Push for vaccines reduced drug options for Covid patients

Long-time director of the National Institutes of Health, Francis Collins, and other top Biden advisors, such as infectious disease expert Anthony Fauci and David Kessler, who directs vaccine distribution, have been looking for effective early Covid-19 therapies high Priority given to three senior health officials. President Joe Biden’s advisors outlined a $ 3.2 billion plan during the transition to fund more research, particularly regarding antiviral treatments that could contain early disease, one of the officials said. The plan was included in the $ 1.9 trillion Covid relief package that Congress passed this spring.

However, effective Covid treatments have proven to be an elusive goal. The Department of Health’s early countermeasures funding agency, the Biomedical Advanced Research and Development Authority, suspended calls for new therapies in May, partly due to tight budgets that a senior HHS official said could be with dollars from the American rescue plan HR 1319 (117). Previous attempts have given mixed results from a number of potential products. BARDA continues to fund nine ongoing projects, eight of which target more severe Covid cases. Only one early project on potential antiviral formulas targets mild illnesses.

There are some therapies for more common ailments like seasonal flu. However, effective antivirals are hard to find: those approved for use are imperfect and, in some cases, difficult to administer. For example, Tamiflu can only be given in the correct window to prevent patients from being hospitalized. And the Trump administration’s decision to prioritize Covid vaccine development soon after the coronavirus hit meant that new product development would lag well behind the worst of the pandemic.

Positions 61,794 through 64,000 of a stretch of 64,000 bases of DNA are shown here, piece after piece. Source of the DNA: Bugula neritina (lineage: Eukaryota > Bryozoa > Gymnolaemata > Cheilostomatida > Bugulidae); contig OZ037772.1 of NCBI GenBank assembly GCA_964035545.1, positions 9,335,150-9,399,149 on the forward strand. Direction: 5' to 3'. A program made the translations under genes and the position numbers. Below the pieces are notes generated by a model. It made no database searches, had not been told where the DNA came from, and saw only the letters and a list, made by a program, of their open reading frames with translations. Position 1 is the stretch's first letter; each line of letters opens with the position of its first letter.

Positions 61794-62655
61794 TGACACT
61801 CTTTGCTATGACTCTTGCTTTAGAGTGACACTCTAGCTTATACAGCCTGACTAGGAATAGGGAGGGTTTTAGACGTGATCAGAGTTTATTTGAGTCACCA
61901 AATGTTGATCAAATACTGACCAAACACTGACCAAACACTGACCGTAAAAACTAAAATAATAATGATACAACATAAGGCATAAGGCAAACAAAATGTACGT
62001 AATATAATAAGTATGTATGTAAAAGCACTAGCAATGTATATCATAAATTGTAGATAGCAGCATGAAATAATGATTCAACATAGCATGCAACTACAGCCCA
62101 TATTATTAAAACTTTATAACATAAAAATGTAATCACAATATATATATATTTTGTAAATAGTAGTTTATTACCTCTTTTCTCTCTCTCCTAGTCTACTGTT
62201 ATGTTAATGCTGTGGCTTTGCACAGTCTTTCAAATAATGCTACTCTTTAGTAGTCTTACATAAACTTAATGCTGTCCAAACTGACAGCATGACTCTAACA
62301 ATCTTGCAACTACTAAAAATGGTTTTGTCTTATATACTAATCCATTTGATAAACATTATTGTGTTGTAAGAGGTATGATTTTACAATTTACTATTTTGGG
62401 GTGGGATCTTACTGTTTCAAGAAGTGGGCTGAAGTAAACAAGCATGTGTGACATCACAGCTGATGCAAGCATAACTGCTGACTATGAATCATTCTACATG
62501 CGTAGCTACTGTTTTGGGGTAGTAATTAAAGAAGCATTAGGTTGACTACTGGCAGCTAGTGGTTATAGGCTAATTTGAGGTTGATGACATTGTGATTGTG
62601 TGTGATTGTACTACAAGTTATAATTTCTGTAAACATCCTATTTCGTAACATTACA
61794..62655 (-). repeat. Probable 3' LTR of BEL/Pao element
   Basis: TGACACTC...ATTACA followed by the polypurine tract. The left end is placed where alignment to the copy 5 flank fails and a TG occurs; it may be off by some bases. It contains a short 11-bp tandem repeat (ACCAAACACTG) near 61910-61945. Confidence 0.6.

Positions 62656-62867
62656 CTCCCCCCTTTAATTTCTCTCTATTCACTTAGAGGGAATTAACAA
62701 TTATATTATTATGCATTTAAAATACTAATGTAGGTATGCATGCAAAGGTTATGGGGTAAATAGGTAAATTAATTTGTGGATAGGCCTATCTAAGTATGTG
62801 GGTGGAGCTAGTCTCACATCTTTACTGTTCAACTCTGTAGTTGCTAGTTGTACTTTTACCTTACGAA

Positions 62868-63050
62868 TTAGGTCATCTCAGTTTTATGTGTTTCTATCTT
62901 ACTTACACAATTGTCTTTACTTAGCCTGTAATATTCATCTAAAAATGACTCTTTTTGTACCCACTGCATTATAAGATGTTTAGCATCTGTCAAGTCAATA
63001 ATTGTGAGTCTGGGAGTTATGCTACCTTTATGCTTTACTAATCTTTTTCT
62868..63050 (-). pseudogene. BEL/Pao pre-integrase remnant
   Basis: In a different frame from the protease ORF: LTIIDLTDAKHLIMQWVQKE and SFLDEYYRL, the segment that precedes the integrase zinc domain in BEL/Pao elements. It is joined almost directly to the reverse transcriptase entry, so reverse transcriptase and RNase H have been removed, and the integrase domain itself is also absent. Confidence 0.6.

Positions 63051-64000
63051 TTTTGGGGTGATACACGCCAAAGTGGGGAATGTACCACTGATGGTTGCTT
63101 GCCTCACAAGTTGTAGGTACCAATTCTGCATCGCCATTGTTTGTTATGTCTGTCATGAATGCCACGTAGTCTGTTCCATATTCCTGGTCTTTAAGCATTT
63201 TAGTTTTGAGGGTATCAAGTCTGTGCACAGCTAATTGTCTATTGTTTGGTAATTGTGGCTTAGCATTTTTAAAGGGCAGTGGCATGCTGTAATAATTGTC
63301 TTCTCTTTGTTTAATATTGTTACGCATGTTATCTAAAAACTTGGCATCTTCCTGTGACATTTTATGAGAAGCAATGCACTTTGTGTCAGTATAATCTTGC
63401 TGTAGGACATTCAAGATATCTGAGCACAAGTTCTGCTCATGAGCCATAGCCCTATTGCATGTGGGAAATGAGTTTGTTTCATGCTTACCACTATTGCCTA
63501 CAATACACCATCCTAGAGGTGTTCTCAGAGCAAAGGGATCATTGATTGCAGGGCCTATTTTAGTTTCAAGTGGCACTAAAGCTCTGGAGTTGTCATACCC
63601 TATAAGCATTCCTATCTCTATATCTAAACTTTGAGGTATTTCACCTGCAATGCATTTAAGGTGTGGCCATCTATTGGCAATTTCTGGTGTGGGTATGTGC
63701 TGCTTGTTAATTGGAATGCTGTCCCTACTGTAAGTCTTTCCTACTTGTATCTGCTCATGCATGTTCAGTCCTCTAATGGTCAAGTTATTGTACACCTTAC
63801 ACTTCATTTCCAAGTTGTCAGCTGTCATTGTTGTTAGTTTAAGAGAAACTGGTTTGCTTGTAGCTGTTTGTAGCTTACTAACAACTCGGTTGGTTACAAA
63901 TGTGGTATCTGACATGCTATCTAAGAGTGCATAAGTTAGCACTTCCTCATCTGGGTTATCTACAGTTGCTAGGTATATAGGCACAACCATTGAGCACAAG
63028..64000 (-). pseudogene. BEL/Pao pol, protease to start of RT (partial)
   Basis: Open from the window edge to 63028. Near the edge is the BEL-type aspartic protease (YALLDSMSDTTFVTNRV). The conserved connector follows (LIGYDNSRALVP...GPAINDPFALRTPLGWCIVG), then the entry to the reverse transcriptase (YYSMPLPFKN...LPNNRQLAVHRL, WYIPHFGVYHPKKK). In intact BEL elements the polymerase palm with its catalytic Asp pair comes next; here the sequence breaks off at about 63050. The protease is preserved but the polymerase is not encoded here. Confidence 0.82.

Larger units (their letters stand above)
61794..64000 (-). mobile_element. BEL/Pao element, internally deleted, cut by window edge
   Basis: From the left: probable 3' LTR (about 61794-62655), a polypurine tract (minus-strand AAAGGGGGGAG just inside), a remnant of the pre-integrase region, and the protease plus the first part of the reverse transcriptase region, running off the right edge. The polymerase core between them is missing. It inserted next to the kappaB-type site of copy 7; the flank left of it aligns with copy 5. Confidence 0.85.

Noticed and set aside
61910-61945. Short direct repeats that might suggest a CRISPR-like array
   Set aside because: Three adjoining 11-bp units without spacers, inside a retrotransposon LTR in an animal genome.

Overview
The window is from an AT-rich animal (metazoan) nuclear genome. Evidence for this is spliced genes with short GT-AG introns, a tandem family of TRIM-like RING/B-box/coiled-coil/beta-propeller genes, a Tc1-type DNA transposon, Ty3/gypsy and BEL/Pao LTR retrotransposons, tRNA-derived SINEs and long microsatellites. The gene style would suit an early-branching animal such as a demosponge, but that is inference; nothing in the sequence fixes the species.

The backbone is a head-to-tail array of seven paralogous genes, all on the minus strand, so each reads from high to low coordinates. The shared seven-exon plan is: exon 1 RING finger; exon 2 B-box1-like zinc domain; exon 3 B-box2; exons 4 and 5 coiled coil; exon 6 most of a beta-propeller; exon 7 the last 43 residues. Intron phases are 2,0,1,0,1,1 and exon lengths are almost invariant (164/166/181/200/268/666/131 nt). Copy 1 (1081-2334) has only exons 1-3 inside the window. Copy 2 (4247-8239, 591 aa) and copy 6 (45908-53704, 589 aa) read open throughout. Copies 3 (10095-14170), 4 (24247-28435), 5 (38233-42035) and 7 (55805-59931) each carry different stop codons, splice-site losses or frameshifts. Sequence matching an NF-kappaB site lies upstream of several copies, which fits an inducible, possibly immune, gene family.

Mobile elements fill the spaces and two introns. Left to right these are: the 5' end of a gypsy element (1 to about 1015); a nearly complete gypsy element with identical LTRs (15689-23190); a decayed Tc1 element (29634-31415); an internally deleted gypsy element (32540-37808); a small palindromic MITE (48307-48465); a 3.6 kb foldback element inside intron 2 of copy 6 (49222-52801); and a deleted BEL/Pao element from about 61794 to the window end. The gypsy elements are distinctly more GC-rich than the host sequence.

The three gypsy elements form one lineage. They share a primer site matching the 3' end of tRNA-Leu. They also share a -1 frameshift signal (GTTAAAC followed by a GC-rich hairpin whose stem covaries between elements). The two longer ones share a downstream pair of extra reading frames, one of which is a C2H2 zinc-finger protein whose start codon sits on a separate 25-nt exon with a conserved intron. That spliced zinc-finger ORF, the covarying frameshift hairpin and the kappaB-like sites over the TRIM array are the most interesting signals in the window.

Biden stepped up the vaccination boost within weeks of taking office. Most of the remaining funds were used to develop medicines for hospitalized and critically ill patients.

Drugs like Veklury infusion, also known as remdesivir, are impractical for early intervention when someone may not even experience Covid symptoms: Veklury’s maker Gilead completed a late-term study of the drug in mild to moderately ill patients in April with low enrollment. In the meantime, a readily available and cheap steroid, dexamethasone, is only helpful for the seriously ill and can actually cause harm if given too early.

An HHS spokesman said working on Covid therapies was an integral part of the government’s pandemic response. “We are pulling out all the stops to accelerate clinical development and manufacturing of therapy candidates that are most likely to complement vaccination efforts, including a focus on antivirals,” the spokesman said.

Fighting the virus would ideally result in patients taking a pill either after learning they’ve been exposed to the coronavirus or when they’re just starting to get sick. This would mimic the approach used by researchers during the AIDS crisis and would be preferable to the use of infused or inhaled medication.

“We are really putting a significant amount of resources into the same approach we took to direct-acting, antiviral, targeted drug development for HIV,” said Fauci, a pioneer in the fight against HIV / AIDS.